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Google Warns That NSO Hacking Is On Par With Elite Nation-State Spies

The Israeli spyware developer NSO Group has shocked the global security community for years with aggressive and effective hacking tools that can target both Android and iOS devices. The company's products have been so abused by its customers around the world that NSO Group now faces sanctions, high-profile lawsuits, and an uncertain future. But a new analysis of the spyware maker's ForcedEntry iOS exploit—deployed in a number of targeted attacks against activists, dissidents, and journalists this year—comes with an even more fundamental warning: Private businesses can produce hacking tools that have the technical ingenuity and sophistication of the most elite government-backed development groups.

Google's Project Zero bug-hunting group analyzed ForcedEntry using a sample provided by researchers at the University of Toronto's Citizen Lab, which published extensively this year about targeted attacks utilizing the exploit. Researchers from Amnesty International also conducted important research about the hacking tool this year. The exploit mounts a zero-click, or interactionless, attack, meaning that victims don't need to click a link or grant a permission for the hack to move forward. Project Zero found that ForcedEntry used a series of shrewd tactics to target Apple's iMessage platform, bypass protections the company added in recent years to make such attacks more difficult, and adroitly take over devices to install NSO's flagship spyware implant Pegasus.

Apple released a series of patches in September and October that mitigate the ForcedEntry attack and harden iMessage against future, similar attacks. But the Project Zero researchers write in their analysis that ForcedEntry is still “one of the most technically sophisticated exploits we've ever seen.” NSO Group has achieved a level of innovation and refinement, they say, that is generally assumed to be reserved for a small cadre of nation-state hackers.

“We haven't seen an in-the-wild exploit build an equivalent capability from such a limited starting point, no interaction with the attacker's server possible, no JavaScript or similar scripting engine loaded, etc.,” Project Zero's Ian Beer and Samuel Groß wrote in an email to WIRED. “There are many within the security community who consider this type of exploitation—single-shot remote code execution—a solved problem. They believe that the sheer weight of mitigations provided by mobile devices is too high for a reliable single-shot exploit to be built. This demonstrates that not only is it possible, it's being used in the wild reliably against people.”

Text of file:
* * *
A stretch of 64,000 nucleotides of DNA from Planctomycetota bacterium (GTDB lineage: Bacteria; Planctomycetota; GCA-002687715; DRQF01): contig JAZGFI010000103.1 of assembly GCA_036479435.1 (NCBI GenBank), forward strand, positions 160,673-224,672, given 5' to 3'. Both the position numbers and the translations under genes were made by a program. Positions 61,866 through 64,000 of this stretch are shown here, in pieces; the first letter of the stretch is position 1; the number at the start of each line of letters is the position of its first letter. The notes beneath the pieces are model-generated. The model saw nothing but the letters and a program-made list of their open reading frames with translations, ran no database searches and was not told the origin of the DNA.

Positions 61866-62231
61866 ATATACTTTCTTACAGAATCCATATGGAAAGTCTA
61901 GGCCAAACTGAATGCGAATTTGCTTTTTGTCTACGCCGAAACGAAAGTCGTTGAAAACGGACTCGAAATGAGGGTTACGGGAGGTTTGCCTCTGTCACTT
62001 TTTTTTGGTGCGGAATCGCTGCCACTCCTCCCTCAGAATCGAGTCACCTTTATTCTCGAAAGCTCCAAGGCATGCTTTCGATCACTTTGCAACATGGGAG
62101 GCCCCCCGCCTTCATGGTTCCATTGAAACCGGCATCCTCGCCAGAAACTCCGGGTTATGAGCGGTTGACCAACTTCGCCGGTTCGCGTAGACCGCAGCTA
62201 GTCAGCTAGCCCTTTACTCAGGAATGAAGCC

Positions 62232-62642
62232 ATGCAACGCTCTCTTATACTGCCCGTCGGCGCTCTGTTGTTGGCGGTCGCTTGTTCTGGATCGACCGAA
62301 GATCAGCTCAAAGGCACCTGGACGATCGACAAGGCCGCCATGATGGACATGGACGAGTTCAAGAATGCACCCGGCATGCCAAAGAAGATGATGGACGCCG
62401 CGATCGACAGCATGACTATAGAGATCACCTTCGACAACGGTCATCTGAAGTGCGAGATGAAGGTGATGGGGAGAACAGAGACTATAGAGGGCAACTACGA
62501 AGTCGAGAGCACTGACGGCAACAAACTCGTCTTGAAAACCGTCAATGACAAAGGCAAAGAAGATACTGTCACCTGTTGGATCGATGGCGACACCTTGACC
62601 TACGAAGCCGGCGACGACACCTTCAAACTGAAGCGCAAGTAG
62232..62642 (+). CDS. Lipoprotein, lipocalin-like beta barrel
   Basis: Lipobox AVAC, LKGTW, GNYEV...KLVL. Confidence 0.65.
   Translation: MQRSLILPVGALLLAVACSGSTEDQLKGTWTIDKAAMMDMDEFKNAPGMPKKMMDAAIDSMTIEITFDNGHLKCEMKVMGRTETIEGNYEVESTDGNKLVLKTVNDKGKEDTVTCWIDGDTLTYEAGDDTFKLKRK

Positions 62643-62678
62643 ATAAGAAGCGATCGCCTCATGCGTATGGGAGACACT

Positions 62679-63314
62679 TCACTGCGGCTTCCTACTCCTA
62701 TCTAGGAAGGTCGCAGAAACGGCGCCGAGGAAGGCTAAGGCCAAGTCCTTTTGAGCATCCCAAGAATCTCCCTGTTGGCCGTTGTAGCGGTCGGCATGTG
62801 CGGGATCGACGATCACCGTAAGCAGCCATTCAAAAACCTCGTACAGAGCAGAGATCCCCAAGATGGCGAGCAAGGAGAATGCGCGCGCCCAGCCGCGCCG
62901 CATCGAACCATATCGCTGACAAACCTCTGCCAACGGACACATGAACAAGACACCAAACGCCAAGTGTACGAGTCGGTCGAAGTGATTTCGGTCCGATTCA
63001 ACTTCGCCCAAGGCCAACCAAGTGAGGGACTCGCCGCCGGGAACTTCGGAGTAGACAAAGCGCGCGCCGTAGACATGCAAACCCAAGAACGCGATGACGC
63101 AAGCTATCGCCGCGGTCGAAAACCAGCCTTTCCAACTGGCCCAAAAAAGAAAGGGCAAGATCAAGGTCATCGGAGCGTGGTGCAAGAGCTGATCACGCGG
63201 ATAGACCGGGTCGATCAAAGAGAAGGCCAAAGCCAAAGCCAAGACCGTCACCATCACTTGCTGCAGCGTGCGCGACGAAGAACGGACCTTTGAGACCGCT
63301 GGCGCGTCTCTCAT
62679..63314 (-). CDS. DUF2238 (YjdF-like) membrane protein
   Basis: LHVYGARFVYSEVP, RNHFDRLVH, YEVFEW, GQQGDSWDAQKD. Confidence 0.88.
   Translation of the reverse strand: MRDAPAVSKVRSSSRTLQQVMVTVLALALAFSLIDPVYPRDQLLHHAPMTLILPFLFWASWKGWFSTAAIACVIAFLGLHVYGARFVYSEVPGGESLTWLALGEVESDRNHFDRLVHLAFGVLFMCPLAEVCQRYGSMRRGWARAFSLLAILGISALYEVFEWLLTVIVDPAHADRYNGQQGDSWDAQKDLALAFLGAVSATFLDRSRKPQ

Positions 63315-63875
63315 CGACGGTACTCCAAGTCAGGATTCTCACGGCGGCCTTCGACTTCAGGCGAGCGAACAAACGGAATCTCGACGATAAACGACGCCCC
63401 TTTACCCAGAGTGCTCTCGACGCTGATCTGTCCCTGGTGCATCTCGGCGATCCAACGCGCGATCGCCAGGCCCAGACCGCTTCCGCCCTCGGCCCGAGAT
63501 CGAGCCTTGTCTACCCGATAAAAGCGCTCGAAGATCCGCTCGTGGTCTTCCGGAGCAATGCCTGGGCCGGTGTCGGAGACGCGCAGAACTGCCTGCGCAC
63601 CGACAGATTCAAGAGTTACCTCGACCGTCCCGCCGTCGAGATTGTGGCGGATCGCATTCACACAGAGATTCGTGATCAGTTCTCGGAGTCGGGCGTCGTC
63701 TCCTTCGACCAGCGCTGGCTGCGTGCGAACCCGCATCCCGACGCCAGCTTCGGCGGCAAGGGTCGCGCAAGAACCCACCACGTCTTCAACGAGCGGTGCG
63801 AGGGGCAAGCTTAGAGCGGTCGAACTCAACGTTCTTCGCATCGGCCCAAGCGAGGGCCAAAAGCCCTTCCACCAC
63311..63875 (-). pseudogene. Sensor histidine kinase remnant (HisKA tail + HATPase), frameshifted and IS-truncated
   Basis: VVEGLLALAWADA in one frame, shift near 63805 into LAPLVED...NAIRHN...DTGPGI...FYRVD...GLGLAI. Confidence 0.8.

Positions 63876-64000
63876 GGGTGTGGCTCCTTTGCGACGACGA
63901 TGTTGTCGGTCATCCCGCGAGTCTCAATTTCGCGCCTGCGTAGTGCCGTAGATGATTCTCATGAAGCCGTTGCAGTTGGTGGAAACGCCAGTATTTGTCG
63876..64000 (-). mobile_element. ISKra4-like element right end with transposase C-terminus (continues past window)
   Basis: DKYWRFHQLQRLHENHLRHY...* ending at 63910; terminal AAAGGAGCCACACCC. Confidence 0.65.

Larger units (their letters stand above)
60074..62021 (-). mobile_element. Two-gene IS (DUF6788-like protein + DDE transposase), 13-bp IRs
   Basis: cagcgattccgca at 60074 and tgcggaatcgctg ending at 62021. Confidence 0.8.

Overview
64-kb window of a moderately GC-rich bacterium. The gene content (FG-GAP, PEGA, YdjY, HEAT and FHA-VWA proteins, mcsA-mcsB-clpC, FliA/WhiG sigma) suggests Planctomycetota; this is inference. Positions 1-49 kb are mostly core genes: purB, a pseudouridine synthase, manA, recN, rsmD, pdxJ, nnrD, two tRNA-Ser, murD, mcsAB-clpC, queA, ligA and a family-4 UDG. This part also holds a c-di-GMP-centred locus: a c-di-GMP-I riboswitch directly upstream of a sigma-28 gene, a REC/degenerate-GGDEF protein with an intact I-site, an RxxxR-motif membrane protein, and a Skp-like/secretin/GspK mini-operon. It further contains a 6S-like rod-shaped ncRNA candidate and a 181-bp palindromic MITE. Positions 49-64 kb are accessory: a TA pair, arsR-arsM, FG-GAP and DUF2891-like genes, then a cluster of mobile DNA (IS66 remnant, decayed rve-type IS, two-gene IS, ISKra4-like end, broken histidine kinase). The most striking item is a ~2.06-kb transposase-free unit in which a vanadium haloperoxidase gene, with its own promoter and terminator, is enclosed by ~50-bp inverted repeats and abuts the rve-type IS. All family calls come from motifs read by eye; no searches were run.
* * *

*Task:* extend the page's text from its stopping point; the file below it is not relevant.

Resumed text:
Apple added an iMessage protection called BlastDoor in 2020’s iOS 14 on the heels of research from Project Zero about the threat of zero-click attacks. Beer and Groß say that BlastDoor does seem to have succeeded at making interactionless iMessage attacks much more difficult to deliver. “Making attackers work harder and take more risks is part of the plan to help make zero-day hard,” they told WIRED. But NSO Group ultimately found a way through. 

ForcedEntry takes advantage of weaknesses in how iMessage accepted and interpreted files like GIFs to trick the platform into opening a malicious PDF without a victim doing anything at all. The attack exploited a vulnerability in a legacy compression tool used to process text in images from a physical scanner, enabling NSO Group customers to take over an iPhone completely. Essentially, 1990's algorithms used in photocopying and scanning compression are still lurking in modern communication software, with all of the flaws and baggage that come with them. 

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The sophistication doesn't end there. While many attacks require a so-called command-and-control server to send instructions to successfully placed malware, ForcedEntry sets up its own virtualized environment. The entire infrastructure of the attack can establish itself and run within a strange backwater of iMessage, making the attack even harder to detect. “It's pretty incredible and, at the same time, pretty terrifying,” the Project Zero researchers concluded in their analysis.

Project Zero's technical deep dive is significant not just because it explicates the details of how ForcedEntry works but because it reveals how impressive and dangerous privately developed malware can be, says John Scott-Railton, senior researcher at Citizen Lab.

“This is on par with serious nation-state capabilities,” he says. “It's really sophisticated stuff, and when it's wielded by an all-gas, no-brakes autocrat, it's totally terrifying. And it just makes you wonder what else is out there being used right now that is just waiting to be discovered. If this is the kind of threat civil society is facing, it is truly an emergency.”

After years of controversy, there may be growing political will to call out private spyware developers. For example, a group of 18 US congresspeople sent a letter to the Treasury and State Departments on Tuesday calling on the agencies to sanction NSO Group and three other international surveillance companies, as first reported by Reuters.

“This isn’t ‘NSO exceptionalism.’ There are many companies that provide similar services that likely do similar things,” Beer and Groß told WIRED. “It was just, this time, NSO was the company that was caught in the act.”

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